How much power do I really need?
Probably less than you think. It all depends on the design of your amplifier and your speakers.
Not all watts (w) are created equal and we will touch on biasing wattage toward current rather than voltage in a separate post. For these purposes, we will assume a watt is a watt and everyone measures it the same way. We all know that is not the case, but it makes this conversation simpler.
Look at the specs of your speakers and you will see a rating called SPL. This stands for Sound Pressure Level (SPL) in decibels (dB), and is the volume produced by your speaker with one watt of power delivered via one meter in distance. This is a rating of efficiency. The higher the number, the more efficient your speakers-- and the less power your need to make them loud.
Here are two scenarios. A speaker with an SPL rating of 86dB and 91dB which is the range for most speakers sold in America.
The assumptions are:
- A normal size room no larger than 20 x 20 feet with an 8 foot ceiling
- Two speakers within 4 feet of the wall
- The listener sitting about 10 feet away
- Reference volume for music is 80 dB with a need for 15dB in headroom – To put this in perspective, normal speech is 65dB, 80dB is the volume of your garbage disposal grinding up food
- According to THX, reference volume for home theater should be 85dB with a need for 20dB in headroom – This would sound like you are in an IMAX
A speaker with an 86dB SPL needs 0.6w of power to hit our music reference level of 80dB and needs 2w of power to hit 85dB for home theater. However, there are peaks in volume, in music or a movie, which is why we need headroom. Headroom allows your amplifier and speakers to deliver those peaks in volume like a crescendo during a symphony or an explosion during a movie.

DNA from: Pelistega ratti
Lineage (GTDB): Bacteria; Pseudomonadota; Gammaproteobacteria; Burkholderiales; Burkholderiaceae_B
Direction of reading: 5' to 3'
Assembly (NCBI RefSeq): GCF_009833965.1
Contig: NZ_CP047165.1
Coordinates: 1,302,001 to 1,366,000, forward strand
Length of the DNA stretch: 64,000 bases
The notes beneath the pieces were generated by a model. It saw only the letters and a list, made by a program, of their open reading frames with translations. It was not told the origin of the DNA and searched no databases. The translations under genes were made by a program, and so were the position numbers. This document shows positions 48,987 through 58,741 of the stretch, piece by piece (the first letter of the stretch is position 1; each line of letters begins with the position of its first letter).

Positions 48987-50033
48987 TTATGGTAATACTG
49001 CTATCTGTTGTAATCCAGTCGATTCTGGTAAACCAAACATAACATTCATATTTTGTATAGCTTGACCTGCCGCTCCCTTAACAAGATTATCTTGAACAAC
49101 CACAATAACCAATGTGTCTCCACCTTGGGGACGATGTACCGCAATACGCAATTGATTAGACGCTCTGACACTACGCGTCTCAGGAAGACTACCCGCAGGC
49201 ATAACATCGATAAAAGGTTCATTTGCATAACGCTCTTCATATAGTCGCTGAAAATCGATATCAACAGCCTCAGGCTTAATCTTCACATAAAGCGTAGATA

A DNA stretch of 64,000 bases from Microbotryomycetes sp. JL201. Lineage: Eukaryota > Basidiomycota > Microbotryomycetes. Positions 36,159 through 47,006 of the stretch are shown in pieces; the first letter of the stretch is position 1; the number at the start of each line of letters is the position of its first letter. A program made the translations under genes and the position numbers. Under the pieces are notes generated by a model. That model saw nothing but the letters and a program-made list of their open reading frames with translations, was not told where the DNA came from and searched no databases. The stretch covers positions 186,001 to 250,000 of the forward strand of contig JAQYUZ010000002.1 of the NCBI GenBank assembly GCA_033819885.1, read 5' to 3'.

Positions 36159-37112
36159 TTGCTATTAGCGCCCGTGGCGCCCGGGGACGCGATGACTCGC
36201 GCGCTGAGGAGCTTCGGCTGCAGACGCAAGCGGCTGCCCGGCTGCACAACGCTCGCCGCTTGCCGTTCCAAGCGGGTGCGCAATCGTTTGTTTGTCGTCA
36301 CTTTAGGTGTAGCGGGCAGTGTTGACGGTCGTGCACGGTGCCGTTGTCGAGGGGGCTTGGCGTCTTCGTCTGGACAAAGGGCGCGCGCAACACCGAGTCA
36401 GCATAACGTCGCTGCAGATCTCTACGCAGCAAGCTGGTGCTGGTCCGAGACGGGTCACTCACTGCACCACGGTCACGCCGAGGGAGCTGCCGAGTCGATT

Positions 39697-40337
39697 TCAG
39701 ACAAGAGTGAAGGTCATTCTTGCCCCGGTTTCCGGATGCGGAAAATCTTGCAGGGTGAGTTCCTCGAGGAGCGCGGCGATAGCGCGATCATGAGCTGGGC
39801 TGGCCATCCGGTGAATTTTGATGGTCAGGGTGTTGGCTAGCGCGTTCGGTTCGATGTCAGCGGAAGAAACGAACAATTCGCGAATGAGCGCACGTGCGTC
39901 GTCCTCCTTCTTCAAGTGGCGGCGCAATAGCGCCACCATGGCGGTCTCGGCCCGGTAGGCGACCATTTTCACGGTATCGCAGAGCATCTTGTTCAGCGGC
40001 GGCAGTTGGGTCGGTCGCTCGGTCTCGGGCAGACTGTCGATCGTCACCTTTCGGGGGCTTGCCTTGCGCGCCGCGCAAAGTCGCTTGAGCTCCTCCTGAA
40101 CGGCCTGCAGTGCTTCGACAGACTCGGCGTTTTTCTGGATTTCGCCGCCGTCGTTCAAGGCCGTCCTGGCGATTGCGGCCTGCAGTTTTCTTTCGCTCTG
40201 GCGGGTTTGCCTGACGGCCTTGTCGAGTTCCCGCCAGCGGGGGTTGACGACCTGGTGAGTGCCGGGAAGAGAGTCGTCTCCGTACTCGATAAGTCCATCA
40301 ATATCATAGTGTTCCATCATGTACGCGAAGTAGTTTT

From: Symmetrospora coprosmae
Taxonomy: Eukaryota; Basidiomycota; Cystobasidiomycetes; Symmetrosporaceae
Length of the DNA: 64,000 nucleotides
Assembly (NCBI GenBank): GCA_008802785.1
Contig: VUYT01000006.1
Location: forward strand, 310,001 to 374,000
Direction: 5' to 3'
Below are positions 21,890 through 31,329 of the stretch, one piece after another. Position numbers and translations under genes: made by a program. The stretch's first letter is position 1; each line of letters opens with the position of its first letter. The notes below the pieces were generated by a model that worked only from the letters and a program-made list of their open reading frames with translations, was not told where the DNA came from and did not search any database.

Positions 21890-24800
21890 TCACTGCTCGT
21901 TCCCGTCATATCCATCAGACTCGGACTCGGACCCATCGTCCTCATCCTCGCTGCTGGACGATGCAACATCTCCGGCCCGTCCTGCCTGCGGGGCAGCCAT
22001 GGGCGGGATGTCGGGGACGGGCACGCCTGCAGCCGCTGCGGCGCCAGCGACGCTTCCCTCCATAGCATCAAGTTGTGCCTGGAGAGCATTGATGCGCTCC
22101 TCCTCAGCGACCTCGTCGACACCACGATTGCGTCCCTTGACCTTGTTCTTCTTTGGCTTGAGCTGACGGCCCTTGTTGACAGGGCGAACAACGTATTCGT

To hit 95dB in output, that same speaker needs18w of power. For music, 18w of power is fine for reference listening. Alternatively, for home theater where you need to hit 105dB peaks in volume that same speaker needs 185w of power.
For a speaker with an SPL of 91dB, you only need 0.2w of power for 80dB in volume and 0.6w for 85dB. For headroom, you need 6w of power to deliver 95dB in volume. 60w of power will deliver 105dB in volume for home theater. A 10dB increase in volume basically requires 10x more power.
There are always exceptions. If you want to turn it up to 11 and rock out, or you have a big room, you will need more power. The more you want to go above these reference levels, the more power you need. Consider this though: 85dB in volume causes temporary hearing loss and extended exposure to volumes above 90dB can cause permanent hearing loss. It takes 8 hours of exposure to 90dB to experience permanent loss, 15 minutes at 115dB.
If you take a little care in choosing your speakers, our lower output power amps will deliver all the volume you want or need. Give them a try in your home and see. That is why we have a thirty day, no hassle return policy.